If the demand for CBDC is less than 25% of bank deposits, we will only see bank reserves and banknotes being transferred to CBDC. Commercial banks may even welcome such transfers, because deposits are expensive to manage and reserves pay very little interest. However, this changes the type and number of peers that the central bank must deal with, because the millions of retail depositors are very different from a few banks. If the central bank decides to resume its expansionary policy and shrink its balance sheet, it will face millions of inelastic small retailers. This can make things quite complicated. The design of CBDC can reduce but not significantly change the described mechanism. Even if commercial banks distribute CBDC, millions of retailers will file claims against the central bank.
If the demand for CBDC is higher than 25% of bank deposits, the situation will be different. Once reserves and banknotes are absorbed, the banking industry will face pressure because it must liquidate other assets to transfer deposits. At this time, the size of the Fed’s balance sheet will increase with each increase of CBDC by one unit. In the extreme case where all deposits are eventually deposited in the CBDC, the Fed’s balance sheet will more than double in size. The central bank must also decide what to hold on these deposits. Treasury bonds and corporate bonds? This will further depress interest rates and make the government more dependent on Fed funds. Bank debt? The idea of ??returning money to the bank may be attractive, but who decides which banks to provide funds to? under what conditions?The central bank will inevitably choose Winners and losers.
Either way, monetary policy will change dramatically. The central bank will establish closer ties with people’s wallets, and the intermediary activities of the private banking sector will be less than it is now. It can easily implement various currency experiments, such as helicopter money or deep negative interest rates directly to the people. In other words, the central bank will acquire a larger monetary superpower.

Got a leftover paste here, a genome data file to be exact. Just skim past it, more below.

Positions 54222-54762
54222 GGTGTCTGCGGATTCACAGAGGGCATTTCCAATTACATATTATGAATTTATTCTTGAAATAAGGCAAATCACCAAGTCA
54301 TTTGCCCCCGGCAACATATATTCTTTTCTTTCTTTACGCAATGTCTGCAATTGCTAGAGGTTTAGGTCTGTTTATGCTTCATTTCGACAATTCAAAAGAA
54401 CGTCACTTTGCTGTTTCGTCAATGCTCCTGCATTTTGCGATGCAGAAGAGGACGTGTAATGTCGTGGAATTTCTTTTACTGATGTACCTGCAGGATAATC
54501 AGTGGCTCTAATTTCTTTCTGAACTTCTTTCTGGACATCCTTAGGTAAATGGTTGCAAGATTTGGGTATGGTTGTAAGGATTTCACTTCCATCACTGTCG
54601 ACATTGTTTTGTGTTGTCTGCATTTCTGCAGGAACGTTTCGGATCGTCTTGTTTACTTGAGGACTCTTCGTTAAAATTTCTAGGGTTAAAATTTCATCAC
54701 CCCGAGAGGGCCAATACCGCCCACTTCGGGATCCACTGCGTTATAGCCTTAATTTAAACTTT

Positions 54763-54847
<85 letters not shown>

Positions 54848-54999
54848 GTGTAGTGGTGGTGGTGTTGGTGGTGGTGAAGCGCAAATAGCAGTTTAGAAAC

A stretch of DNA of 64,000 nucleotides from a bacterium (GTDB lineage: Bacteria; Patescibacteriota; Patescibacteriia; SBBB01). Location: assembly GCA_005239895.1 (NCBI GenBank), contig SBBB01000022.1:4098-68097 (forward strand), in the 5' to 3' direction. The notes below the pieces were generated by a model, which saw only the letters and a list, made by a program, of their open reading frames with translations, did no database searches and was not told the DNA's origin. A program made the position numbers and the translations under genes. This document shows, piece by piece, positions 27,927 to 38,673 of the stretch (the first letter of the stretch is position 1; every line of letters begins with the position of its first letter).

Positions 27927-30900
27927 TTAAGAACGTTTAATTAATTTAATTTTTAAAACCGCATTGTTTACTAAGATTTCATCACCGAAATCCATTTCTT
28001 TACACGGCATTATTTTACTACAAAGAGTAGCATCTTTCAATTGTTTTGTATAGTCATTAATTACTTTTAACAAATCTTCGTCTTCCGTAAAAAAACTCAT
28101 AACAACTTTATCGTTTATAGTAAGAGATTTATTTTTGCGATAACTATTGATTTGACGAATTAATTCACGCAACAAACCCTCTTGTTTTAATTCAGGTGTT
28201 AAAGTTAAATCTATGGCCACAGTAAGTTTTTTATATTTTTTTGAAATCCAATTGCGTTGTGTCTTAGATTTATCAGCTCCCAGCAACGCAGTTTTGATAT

And, just like Spider-Man, they must realize that the greater the ability, the greater the responsibility.
The CBDC calls for a deep reflection on the central bank’s responsibilities, independence, and ultimately accountability. In his 1968 paper on the central bank, The role of monetary policyMilton Friedman pointed out the risk of splitting macroeconomic policies among multiple decision makers, because this will lead to “diversification of responsibilities and promote the shirk of responsibilities in uncertain and difficult times…”. This concern is very real. In this environment, it may not be surprising that the recent European Central Bank and former Fed governors Mario Draghi and Janet Yellen are now in political positions. A strong and proactive central bank is the perfect excuse for the government. In times of economic downturn, the government can avoid taking responsibility because the central bank will step in and save the situation. In good times, the government has no pressure to reform and can do nothing. The long-term effects can be said to be excessive debt, inequality, reliance on asset prices, and the constant pursuit of new and more powerful monetary instruments.
The greater the power, the greater the responsibility. A central bank with monetary superpowers, direct guarantees of people’s savings, combating climate change and social justice, and the active participation of its predecessors in politics, is no longer a dull technocratic institution. Enthusiasm for new technologies should not hijack the debate about CBDC; taking such steps can have a serious impact on financial stability and social welfare. In this case, we must ask in depth whether the launch of officially recognized digital currencies is truly in line with the independence of the central bank and the entire public interest. This is of vital importance.